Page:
Despite almost 16,000 km between the U.S. capital and his home base in Australia’s capital, Canberra, Nick Kyrgios finds a comforting sense of home at the site of his most memorable title run. While the 26-year-old proves a drawcard at any stop on tour, outside his home country, he holds a particular affinity for Washington, D.C. and much of it boils down to one factor: the fans.
“Yeah, well, definitely feels like home. The first time I came on site today, everyone was kind of embracing me. Felt like I was playing almost in Australia. I feel completely comfortable here,” Kyrgios said ahead of his opening match against Mackenzie McDonald.
“Yeah, I just love the fans. I’m extremely happy to see the Citi Open. I’m pretty sure it’s full capacity… You can feel the energy around the courts.”
Two years ago, when the tournament was last played, Kyrgios channelled that crowd energy to stage a remarkable run at the Citi Open. He saved a match point to defeat Stefanos Tsitsipas in the semi-finals before he denied Daniil Medvedev for the title.
This will be only Kyrgios’ fifth event of 2021. While much has changed in the world since that 2019 triumph, the chance to interact with fans and whip up a crowd remains a motivating factor.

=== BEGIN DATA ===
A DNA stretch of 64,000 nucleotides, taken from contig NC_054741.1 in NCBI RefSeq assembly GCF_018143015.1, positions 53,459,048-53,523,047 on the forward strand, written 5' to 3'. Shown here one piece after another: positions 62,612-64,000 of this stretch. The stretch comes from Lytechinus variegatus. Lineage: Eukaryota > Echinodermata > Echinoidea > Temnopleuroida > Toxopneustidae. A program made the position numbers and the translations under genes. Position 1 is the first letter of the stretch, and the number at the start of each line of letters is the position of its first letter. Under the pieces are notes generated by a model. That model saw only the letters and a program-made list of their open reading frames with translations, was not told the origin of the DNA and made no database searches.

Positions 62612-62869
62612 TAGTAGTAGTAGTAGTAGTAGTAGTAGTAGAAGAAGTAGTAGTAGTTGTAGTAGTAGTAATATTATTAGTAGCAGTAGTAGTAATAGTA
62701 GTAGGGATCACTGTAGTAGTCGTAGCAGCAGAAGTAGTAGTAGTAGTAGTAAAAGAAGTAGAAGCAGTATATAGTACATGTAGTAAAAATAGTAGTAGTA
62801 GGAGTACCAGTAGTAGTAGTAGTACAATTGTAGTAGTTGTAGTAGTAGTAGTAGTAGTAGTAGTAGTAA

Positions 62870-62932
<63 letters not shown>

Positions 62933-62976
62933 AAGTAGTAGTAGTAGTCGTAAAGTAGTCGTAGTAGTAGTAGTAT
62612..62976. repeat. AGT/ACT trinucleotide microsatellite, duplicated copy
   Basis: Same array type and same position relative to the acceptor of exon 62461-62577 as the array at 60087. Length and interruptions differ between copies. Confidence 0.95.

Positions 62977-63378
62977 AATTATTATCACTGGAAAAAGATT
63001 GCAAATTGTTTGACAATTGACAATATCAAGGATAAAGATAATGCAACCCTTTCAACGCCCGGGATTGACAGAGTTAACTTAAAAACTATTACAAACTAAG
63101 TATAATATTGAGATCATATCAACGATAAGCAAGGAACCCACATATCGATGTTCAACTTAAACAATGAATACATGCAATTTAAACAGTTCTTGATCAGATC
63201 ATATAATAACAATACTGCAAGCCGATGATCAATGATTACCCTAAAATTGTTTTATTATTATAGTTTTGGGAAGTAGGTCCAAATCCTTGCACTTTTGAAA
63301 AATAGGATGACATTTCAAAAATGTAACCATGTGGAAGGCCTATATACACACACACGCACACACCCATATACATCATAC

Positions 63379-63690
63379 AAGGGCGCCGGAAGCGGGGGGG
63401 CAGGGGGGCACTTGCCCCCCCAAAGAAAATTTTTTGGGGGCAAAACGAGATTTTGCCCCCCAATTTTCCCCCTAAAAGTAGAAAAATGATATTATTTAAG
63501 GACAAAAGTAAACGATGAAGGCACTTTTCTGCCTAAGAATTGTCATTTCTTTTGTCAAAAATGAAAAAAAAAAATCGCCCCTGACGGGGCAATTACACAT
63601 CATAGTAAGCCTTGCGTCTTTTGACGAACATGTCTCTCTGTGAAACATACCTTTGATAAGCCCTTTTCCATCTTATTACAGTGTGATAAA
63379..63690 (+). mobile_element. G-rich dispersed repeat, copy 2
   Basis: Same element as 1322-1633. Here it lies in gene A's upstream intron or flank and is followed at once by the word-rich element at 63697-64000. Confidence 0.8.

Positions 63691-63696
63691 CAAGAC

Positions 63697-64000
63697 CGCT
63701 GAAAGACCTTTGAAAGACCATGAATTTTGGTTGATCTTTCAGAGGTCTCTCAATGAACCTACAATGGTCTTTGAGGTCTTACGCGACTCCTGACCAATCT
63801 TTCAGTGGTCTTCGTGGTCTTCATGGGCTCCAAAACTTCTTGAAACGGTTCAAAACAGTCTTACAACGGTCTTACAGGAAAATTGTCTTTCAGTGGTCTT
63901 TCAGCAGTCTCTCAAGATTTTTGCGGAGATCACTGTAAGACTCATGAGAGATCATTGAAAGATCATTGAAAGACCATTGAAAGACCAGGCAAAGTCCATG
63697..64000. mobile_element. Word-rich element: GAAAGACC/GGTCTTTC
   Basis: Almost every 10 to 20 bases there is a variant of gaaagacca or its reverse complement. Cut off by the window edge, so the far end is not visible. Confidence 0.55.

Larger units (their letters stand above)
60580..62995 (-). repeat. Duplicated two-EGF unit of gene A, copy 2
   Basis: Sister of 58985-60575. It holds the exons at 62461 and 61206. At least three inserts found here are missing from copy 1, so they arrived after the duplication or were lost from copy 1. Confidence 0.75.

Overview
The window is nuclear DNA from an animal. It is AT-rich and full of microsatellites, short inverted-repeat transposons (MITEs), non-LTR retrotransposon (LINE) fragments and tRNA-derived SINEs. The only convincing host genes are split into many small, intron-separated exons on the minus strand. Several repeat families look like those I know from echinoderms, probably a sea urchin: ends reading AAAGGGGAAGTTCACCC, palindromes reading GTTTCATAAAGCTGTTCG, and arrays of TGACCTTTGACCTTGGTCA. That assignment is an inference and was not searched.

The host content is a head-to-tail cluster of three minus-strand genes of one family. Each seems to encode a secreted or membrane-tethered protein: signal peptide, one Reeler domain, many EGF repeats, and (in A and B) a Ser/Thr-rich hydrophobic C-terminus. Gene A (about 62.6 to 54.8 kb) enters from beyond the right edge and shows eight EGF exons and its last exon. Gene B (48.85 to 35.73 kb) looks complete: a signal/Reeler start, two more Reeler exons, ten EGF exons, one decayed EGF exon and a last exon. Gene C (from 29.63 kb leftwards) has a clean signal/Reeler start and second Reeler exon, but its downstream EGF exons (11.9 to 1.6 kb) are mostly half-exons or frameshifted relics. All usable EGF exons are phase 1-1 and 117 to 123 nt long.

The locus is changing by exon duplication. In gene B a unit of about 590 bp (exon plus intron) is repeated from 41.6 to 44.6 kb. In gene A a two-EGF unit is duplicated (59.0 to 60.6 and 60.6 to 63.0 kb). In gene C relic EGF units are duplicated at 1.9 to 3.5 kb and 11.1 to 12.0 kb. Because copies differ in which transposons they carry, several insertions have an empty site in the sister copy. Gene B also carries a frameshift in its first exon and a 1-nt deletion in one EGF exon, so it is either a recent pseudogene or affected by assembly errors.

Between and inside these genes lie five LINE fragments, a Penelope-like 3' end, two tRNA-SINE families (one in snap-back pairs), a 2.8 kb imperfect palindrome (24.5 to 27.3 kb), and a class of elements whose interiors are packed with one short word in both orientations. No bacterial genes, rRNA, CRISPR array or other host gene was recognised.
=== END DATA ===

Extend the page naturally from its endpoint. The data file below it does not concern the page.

“I feel as if I’m not playing for myself anymore. I feel like I’m kind of playing for a lot of people who can relate to me,” Kyrgios said. “I feel like when I was young, I didn’t really have goals to win Slams or anything like that…
“Obviously became kind of good, I guess. Then I beat all the top players, won some titles. Feel like I’ve been pretty iconic in the sport in the sense of doing it my own way, bridging the gap between I think basketball and tennis there now. I’ve accomplished a lot.
“I enjoy now playing just for fun. I really do enjoy just being around fans, just talking with them, getting to know what they do. It was just, like, some touching moments that I remember, my favourite parts of my career, just being with fans, giving them some hope.”
In an added bonus for fans, the Australian teams up with good friend and Washington, D.C. local, Frances Tiafoe, in doubles this week. They face a tricky opener against third seeds Ivan Dodig – a recent Olympic doubles silver medallist – and Rohan Bopanna, a showdown from which Kyrgios admits he has little to lose.
“I don’t know how we’re going to concentrate out there. That’s one thing. I could be an absolute disaster or it could be a lot of fun,” he said. “Me and Frances, when we’re together, we don’t stop laughing and we don’t have any sort of tennis talk really. We’ll see how it’s going to go. I think that one’s obviously just for the crowd.”